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Browsing named entities in a specific section of Col. John C. Moore, Confederate Military History, a library of Confederate States Military History: Volume 9.2, Missouri (ed. Clement Anselm Evans). Search the whole document.

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tisfaction, he left Col. John D. Stevenson in command of the river from St. Louis to Kansas City with orders to hold the principal towns and prevent recruits from Price's army crossing, and began his march to the southwest. He did not doubt that Sweeny had been able to crush all opposition in that section, and he went now to unite his forces and offer Mc-Culloch and his Confederates battle. At the crossing of Grand river, south of Clinton, he formed a junction with Sturgis and his United State Louis German butchers, remarkable for their size and ferocious aspect, was mounted on powerful iron-gray horses and armed with big revolvers and massive swords, and thus accoutered dashed through the streets of the little town, which was held by Sweeny, with the view of overpowering the simple country people with the fierceness of their appearance. When General Price left Lexington he made his way direct to General McCulloch's headquarters. En route he was joined by men in squads and compan
Walter S. O'Kane (search for this): chapter 6
n, his infantry extended on both sides of the road, and a company of regular cavalry was on each flank. He was quietly awaiting results. After the affair with Plummer, McCulloch went in search of him. He took his own infantry, with Rosser's and O'Kane's Missouri battalions and Bledsoe's battery. Bledsoe placed his battery so as to command the enemy's position. Reid's battery was somewhat east of Bledsoe's. The infantry advanced to the attack and Bledsoe and Reid opened at point-blank range. Sigel was taken by surprise and his men thrown into confusion, and when McCulloch and McIntosh, with 400 of the Third Louisiana and Rosser's and O'Kane's battalions, broke through the brush and charged his battery his whole force fled, abandoning the guns, some going one way and some another. Sigel and Salomon, with about 200 of the German Home Guards and Carr's company of regular cavalry, tried to get back to Springfield by the route they came, but were attacked by Lieutenant-Colonel Major, w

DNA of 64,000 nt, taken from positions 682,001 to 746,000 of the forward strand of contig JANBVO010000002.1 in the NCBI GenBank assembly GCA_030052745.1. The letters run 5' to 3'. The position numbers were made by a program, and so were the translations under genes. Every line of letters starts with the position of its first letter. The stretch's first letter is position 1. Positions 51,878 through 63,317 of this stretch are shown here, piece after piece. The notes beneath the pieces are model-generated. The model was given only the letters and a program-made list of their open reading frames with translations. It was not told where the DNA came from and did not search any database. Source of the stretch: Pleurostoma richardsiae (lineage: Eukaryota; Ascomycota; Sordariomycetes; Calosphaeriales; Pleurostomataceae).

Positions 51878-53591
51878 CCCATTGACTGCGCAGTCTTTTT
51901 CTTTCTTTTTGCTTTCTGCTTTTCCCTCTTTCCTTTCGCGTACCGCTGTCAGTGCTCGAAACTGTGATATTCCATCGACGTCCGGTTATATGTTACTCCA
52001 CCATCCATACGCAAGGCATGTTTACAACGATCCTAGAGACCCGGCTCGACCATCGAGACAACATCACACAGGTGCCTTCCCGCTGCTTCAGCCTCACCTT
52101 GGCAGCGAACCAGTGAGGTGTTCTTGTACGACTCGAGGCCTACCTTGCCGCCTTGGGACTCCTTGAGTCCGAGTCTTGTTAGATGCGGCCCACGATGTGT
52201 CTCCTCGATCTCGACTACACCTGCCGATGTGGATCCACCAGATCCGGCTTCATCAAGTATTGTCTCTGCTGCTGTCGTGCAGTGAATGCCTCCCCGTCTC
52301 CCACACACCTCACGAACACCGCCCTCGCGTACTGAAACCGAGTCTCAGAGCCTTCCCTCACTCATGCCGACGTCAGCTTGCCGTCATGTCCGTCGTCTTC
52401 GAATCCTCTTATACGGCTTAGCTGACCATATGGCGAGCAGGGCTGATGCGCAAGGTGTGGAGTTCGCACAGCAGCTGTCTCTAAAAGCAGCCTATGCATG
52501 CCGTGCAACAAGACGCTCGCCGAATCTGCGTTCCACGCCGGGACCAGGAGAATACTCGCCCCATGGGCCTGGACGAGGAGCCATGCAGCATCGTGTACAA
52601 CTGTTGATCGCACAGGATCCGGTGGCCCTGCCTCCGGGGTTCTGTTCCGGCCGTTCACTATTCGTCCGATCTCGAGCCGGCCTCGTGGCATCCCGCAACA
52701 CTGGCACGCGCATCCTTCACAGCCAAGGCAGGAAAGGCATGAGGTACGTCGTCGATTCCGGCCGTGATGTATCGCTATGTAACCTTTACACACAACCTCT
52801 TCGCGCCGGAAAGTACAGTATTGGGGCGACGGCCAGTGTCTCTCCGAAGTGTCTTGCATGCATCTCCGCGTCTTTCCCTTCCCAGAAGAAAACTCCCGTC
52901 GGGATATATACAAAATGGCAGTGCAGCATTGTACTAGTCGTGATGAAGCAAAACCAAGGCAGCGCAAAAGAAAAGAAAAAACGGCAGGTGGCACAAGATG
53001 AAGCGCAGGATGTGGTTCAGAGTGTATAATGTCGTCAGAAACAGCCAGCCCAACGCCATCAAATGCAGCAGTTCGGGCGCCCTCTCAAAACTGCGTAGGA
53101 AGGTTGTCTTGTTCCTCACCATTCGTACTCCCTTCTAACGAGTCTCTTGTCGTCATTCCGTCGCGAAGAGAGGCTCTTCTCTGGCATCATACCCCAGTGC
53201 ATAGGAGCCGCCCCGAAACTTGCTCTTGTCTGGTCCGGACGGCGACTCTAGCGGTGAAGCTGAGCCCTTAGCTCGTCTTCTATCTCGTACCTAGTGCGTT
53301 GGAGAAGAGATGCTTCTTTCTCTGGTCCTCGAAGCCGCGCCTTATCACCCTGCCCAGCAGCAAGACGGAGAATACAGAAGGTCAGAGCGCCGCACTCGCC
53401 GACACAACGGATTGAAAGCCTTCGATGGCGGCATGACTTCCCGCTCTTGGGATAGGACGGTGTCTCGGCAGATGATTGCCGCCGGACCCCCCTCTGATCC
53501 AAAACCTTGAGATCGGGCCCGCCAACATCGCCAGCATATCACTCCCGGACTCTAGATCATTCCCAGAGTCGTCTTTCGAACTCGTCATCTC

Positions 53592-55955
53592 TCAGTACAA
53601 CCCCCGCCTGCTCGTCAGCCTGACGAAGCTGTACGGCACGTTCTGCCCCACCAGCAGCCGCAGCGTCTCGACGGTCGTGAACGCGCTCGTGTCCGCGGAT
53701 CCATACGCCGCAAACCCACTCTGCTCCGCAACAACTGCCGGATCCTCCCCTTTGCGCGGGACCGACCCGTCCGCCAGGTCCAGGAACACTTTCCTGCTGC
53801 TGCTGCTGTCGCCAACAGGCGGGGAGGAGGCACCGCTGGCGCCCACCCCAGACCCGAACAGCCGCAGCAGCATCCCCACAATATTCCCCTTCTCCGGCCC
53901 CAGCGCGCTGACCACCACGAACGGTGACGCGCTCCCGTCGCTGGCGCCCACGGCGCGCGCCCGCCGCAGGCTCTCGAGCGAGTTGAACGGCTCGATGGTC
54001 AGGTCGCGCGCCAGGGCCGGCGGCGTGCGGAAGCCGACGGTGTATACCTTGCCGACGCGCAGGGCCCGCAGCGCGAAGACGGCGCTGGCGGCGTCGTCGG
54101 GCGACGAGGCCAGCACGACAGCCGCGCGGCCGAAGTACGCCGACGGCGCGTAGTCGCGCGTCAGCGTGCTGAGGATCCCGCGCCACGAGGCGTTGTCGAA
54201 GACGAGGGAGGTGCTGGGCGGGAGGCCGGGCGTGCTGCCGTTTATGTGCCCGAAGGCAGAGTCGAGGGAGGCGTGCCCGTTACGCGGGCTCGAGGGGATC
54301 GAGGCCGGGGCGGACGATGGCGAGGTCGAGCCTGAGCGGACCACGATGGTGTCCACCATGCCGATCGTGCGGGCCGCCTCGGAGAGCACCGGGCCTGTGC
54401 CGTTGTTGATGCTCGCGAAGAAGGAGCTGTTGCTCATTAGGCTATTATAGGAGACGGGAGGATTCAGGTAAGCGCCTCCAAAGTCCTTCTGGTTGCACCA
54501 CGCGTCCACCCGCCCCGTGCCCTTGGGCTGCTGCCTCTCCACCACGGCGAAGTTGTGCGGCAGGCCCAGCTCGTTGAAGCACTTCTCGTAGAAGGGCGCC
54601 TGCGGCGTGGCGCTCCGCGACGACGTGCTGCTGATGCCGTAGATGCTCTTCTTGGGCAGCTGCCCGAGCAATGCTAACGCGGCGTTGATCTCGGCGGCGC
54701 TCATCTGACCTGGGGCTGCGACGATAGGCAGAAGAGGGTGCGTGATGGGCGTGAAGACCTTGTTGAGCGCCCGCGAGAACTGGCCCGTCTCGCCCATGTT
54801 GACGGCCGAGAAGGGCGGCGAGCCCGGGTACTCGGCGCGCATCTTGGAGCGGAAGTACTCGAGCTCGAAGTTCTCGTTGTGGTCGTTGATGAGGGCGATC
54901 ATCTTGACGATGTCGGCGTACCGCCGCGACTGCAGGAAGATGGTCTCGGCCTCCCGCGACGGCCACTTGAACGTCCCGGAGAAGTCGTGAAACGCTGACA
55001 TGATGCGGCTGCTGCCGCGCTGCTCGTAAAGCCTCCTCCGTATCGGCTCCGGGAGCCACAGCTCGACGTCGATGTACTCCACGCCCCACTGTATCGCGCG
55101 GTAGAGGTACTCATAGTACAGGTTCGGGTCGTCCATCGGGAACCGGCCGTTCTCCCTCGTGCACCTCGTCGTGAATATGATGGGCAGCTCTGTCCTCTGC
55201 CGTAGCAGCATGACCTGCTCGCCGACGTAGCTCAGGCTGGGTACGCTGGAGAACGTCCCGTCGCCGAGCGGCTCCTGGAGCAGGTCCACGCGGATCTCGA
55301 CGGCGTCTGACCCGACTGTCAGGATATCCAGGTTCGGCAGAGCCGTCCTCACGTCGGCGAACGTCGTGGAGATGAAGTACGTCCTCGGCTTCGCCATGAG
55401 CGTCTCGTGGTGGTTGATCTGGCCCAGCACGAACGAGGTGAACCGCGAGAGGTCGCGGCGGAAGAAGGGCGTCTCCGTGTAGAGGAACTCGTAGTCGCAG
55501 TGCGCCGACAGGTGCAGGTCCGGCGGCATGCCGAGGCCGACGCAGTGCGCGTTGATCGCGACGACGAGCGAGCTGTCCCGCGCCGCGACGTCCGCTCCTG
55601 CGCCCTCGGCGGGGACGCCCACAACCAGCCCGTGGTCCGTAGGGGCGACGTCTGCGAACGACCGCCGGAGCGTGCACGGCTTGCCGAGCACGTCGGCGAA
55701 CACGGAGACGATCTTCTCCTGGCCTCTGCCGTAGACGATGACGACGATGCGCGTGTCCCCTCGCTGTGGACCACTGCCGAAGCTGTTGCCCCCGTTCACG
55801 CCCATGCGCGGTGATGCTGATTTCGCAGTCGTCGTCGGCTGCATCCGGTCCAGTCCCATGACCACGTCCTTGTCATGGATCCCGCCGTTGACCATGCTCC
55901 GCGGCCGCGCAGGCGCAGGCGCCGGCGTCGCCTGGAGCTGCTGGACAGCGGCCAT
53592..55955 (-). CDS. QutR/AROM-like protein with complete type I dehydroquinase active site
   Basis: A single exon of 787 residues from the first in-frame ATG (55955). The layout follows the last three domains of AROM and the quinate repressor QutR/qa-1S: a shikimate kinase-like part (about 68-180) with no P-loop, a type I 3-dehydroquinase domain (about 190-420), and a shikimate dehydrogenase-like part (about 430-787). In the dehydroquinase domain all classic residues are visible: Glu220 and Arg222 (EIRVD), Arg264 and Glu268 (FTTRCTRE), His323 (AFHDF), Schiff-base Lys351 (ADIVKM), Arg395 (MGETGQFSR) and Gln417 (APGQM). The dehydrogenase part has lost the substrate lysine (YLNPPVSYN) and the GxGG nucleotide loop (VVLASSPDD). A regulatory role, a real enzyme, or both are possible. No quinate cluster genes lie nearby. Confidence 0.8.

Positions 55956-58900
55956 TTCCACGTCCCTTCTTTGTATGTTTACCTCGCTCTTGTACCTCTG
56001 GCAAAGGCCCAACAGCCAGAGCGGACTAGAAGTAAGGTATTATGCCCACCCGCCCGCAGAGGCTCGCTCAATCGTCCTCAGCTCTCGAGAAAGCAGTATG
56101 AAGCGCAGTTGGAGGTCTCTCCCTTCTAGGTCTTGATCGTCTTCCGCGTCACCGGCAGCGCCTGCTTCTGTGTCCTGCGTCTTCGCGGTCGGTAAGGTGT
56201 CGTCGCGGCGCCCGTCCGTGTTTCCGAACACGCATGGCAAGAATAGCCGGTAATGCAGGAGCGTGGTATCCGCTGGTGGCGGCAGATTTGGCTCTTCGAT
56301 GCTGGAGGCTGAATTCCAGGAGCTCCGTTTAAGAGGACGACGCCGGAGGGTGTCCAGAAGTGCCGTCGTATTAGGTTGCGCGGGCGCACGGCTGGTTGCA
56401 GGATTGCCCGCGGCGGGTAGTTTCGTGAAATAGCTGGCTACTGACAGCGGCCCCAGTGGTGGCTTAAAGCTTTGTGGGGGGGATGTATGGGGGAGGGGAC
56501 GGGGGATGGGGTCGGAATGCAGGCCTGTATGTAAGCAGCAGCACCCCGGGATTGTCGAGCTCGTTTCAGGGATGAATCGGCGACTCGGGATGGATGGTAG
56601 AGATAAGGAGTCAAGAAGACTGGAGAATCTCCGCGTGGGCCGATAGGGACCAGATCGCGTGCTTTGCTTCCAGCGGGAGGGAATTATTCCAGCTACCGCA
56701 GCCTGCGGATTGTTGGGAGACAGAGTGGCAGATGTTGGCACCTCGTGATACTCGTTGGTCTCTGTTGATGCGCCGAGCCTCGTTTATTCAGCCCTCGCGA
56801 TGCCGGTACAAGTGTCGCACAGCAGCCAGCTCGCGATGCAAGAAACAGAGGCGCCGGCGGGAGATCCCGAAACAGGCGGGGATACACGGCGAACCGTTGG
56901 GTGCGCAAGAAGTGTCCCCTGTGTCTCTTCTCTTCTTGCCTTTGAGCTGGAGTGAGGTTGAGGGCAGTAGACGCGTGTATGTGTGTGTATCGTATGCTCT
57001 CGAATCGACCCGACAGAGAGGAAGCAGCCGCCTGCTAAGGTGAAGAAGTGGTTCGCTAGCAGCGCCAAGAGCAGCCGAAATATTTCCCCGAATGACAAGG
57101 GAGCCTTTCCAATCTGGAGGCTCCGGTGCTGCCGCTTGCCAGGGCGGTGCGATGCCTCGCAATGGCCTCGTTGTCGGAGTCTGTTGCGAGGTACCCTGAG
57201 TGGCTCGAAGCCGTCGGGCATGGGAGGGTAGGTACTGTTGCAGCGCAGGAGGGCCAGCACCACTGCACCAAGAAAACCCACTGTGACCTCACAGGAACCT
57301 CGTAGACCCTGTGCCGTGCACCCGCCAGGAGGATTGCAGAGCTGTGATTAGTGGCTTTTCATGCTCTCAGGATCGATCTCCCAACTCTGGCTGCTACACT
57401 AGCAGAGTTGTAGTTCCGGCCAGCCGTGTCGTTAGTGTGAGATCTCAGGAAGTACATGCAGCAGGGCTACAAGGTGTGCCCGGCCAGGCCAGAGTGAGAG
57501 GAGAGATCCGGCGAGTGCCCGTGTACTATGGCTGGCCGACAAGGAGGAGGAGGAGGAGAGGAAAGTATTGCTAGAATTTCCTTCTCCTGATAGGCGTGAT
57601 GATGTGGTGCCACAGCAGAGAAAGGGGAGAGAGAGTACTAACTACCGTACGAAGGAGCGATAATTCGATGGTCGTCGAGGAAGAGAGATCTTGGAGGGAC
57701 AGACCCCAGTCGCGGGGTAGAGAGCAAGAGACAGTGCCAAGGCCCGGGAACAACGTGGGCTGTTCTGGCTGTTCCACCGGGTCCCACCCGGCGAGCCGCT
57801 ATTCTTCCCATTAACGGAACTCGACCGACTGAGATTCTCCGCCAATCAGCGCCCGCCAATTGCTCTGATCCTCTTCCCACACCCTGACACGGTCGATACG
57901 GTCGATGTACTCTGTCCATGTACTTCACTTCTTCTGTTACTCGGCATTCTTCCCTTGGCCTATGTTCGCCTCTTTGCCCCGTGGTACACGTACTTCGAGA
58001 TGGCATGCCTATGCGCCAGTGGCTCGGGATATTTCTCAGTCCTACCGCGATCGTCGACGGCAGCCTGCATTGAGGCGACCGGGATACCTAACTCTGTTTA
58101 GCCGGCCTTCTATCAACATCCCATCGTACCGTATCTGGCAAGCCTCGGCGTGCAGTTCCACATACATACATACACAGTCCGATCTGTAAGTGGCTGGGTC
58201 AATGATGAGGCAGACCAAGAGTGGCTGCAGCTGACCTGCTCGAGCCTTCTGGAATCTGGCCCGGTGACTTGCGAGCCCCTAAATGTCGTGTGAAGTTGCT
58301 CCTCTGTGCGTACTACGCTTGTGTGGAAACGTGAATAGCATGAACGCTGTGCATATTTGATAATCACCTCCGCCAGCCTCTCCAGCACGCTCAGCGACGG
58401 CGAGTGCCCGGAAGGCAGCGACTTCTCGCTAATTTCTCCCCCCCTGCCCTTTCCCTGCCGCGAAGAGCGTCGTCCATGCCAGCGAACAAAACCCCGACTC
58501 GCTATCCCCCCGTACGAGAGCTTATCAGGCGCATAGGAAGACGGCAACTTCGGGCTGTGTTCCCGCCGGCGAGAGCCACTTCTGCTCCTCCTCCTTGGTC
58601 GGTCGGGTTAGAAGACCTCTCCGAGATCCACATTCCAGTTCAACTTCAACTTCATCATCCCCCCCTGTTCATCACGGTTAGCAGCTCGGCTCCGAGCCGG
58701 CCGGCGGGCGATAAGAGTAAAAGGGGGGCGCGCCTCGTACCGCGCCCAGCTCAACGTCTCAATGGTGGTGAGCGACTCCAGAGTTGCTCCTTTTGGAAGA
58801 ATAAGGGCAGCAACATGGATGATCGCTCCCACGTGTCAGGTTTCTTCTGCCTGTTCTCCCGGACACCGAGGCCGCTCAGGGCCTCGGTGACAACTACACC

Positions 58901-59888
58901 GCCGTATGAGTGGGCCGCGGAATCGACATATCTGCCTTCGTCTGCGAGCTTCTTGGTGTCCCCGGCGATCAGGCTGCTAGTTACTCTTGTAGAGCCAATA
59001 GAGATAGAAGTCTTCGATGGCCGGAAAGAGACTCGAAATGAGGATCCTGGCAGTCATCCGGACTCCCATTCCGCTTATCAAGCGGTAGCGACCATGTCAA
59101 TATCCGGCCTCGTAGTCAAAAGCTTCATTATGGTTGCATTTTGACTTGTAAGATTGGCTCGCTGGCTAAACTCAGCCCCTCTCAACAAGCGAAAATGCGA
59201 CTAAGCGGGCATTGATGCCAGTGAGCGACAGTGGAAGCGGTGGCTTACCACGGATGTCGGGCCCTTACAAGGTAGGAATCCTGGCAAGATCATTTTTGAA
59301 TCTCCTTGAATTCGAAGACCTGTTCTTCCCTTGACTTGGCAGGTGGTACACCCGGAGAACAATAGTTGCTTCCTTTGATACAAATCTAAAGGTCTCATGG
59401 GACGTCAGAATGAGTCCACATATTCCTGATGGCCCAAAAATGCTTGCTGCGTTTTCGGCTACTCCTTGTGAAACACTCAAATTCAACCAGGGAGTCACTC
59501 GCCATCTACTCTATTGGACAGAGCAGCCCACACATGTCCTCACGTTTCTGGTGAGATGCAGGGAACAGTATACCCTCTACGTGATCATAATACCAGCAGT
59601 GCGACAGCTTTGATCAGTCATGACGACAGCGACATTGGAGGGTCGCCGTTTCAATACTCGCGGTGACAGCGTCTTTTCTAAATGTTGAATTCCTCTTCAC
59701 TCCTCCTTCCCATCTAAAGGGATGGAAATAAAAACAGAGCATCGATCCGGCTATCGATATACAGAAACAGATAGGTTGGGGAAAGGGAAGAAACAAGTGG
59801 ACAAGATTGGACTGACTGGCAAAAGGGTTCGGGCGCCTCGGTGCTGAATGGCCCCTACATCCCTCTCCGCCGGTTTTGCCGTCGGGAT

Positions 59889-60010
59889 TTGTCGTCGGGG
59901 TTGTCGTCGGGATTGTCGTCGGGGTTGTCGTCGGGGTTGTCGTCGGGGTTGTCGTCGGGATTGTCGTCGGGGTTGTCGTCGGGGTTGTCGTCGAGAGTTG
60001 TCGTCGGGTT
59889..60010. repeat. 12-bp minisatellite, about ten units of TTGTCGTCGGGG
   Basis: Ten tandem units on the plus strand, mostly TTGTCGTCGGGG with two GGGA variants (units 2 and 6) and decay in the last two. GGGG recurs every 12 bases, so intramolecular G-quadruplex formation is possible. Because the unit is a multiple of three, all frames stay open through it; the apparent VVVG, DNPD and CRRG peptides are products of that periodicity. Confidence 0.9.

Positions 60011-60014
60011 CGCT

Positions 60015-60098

aced his battery so as to command the enemy's position. Reid's battery was somewhat east of Bledsoe's. The infantry advanced to the attack and Bledsoe and Reid opened at point-blank range. Sigel was taken by surprise and his men thrown into confusion, and when McCulloch and McIntosh, with 400 of the Third Louisiana and Rosser's and O'Kane's battalions, broke through the brush and charged his battery his whole force fled, abandoning the guns, some going one way and some another. Sigel and Salomon, with about 200 of the German Home Guards and Carr's company of regular cavalry, tried to get back to Springfield by the route they came, but were attacked by Lieutenant-Colonel Major, with some mounted Missourians and Texans, and again routed. Carr and his cavalry fled precipitately. Sigel with one man reached Springfield in safety. Nearly all the rest were killed, wounded or captured: In the meantime, the main fight on Bloody Hill raged fiercely. Though hard pressed, Price had not yie
August 5th (search for this): chapter 6
een reinforced by Greer's Texas regiment. While the two armies were thus maneuvering and watching each other, General Price was anxious to attack, but General McCulloch declined unless Price would consent to give him the command of the combined army. At last, after a good deal of wrangling, General Price yielded, reserving to himself, however, the right to resume command of the Missourians whenever he chose. Believing that Lyon was still in front of him, McCulloch marched at midnight of August 5th, expecting to surprise and attack him at daybreak. But he soon learned that Lyon had left the day before for Springfield. He followed him until he came to Wilson's creek, where he encamped. There the army remained three days, the dispute all the time going on between Price and McCulloch, the former insisting on attacking, and the latter declining to do so. At last McCulloch yielded and ordered the army to be ready to move that night, August 9th, at 9 o'clock. But before that time it beg
Under the impression that the governor was pressed by Lyon on one side and Sigel on the other, McCulloch left his infantry behind, and he and Price pressed forward to his relief. On approaching Neosho, McCulloch sent Churchill with two companies to capture a company Sigel had left there. This Churchill did without firing a gun. He not only took 137 prisoners, but what was of more importance, captured 510 stand of arms and seven wagons loaded with army supplies. At the break of day on the 6th, the whole force was on the march again to Carthage, but during the day learned that the governor and his command had defeated Sigel and were en route to join them. McCulloch and Pearce with their troops then returned to Maysville, and Price, taking command of the Missourians, returned to Cowskin prairie and went to work organizing them into companies and regiments. Under the circumstances, this was hard work He had no arms, no military supplies, and no money to buy any. The men never exp